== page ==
This method requires almost no work. To start, you take each ear of corn you would like to freeze and you cut off its sharp end, below the cob (leave the husks and silks in place). Now you just need to wrap each ear separately using a plastic wrap or freezer wrap and put them into the freezer. If you plan to keep them there for a longer period of time, make sure you wrap each one a couple of times, or put all of them into a freezer bag. When they are needed, you can thaw them in the microwave. Once thawed, you can remove husks and silks and it’s ready to be consumed.

Here’s where I found this method.

Freezing corn on the cob with blanching

This method is definitely more time-consuming than the one mentioned earlier, but you may find it more successful in certain cases (e.g. if you would like to freeze corn for quite a long time, like a couple of months). First off, start by removing all the silks and husks. Now take a pot, pour in water (to about half the pot), add two tablespoons of sugar and bring the pot to a full boil. Then add the cobs to the solution, bring it back to a boil and cook it for a few minutes, until the cobs will turn darker yellow. You might need to turn each cob over in the pot so they will heat evenly. Once done, transfer the cobs into very cold water (possibly with ice cubes), so they will cool thoroughly. Then dry each cob and foil-wrap individually. Put wrapped cobs into a freezer bag and then into the freezer. This way you can easily take as many cobs from the freezer as you need at a time. Thaw them on the counter or using a microwave.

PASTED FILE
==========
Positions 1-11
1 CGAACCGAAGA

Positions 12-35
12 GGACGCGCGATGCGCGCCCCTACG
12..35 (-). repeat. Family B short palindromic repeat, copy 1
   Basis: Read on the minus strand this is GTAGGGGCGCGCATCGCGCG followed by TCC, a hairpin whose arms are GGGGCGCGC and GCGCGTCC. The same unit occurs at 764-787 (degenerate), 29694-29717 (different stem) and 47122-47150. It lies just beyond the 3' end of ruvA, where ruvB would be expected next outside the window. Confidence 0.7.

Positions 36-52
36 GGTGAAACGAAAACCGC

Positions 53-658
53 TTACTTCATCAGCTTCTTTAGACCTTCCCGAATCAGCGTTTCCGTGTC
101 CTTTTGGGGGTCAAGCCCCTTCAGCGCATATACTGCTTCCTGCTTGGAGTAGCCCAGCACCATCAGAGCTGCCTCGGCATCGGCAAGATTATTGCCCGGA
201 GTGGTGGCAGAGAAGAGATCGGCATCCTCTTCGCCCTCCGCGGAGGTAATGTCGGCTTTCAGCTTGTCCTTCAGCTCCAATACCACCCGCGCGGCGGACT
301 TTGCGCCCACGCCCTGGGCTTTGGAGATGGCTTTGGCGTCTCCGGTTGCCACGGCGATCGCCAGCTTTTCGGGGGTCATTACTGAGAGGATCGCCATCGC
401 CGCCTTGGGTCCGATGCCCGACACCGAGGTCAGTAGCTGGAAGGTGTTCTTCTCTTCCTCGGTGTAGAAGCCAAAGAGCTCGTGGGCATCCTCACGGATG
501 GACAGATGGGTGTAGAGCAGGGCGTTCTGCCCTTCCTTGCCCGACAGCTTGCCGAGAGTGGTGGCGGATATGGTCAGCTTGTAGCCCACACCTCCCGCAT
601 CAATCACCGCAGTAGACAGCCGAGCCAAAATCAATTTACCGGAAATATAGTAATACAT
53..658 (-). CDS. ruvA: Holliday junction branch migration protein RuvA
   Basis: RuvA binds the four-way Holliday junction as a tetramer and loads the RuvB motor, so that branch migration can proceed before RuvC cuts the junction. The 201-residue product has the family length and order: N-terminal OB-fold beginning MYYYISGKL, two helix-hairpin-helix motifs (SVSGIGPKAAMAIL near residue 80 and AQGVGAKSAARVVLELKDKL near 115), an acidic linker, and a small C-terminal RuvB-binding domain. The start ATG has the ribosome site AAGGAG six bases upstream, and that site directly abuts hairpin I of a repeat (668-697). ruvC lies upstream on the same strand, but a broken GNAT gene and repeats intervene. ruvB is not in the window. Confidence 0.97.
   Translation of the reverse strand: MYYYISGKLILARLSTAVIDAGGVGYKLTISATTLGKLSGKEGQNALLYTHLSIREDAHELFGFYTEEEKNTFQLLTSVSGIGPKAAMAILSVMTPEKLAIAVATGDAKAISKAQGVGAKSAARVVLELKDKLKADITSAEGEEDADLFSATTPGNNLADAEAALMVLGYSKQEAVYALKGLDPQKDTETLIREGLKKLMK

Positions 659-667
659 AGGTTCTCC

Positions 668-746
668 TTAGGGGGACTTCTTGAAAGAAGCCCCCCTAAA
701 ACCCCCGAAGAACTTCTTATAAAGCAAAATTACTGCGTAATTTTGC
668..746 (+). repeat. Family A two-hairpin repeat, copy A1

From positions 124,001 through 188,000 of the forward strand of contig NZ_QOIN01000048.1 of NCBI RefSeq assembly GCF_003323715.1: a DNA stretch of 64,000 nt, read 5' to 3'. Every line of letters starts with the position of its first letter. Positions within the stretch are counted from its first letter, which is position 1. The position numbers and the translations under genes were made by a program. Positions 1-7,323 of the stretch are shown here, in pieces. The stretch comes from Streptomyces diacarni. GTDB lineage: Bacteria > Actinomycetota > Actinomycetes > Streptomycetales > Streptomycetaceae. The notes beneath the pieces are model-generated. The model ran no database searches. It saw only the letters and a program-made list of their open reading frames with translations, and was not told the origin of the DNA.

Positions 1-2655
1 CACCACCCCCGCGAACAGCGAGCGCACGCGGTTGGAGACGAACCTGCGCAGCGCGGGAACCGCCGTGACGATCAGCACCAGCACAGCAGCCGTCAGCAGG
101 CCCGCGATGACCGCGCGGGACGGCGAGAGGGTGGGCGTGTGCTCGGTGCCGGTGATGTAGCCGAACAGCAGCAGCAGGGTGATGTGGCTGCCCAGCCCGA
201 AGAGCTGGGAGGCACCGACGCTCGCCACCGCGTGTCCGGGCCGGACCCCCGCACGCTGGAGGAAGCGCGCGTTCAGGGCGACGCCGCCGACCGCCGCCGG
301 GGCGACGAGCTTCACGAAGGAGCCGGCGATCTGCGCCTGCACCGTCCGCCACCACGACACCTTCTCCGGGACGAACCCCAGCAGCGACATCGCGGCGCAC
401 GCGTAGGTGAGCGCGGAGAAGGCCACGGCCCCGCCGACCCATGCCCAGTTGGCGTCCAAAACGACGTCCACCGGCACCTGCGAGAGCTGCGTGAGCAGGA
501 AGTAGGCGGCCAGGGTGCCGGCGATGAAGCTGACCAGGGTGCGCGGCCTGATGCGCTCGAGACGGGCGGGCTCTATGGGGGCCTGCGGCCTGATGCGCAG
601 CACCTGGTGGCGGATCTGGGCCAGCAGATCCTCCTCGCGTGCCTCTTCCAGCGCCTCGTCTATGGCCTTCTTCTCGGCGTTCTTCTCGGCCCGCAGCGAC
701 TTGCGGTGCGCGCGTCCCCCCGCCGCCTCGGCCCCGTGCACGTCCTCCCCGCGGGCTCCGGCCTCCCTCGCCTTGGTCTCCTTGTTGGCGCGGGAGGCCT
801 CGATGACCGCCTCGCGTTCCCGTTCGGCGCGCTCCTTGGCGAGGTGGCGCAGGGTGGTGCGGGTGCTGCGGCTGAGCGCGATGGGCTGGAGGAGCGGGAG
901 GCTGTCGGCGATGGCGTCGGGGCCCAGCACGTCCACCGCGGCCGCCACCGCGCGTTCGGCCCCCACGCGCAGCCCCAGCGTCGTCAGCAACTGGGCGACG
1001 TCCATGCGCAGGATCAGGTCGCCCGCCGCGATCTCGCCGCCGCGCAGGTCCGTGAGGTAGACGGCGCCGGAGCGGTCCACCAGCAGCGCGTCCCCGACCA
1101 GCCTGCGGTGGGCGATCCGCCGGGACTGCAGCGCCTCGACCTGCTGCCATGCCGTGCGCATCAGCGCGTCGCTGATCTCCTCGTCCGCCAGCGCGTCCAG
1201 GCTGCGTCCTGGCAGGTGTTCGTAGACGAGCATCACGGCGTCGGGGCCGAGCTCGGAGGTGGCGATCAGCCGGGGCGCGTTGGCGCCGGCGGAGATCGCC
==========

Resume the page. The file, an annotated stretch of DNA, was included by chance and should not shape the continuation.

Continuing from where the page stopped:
Here’s where I found this method.

Freezing corn kernels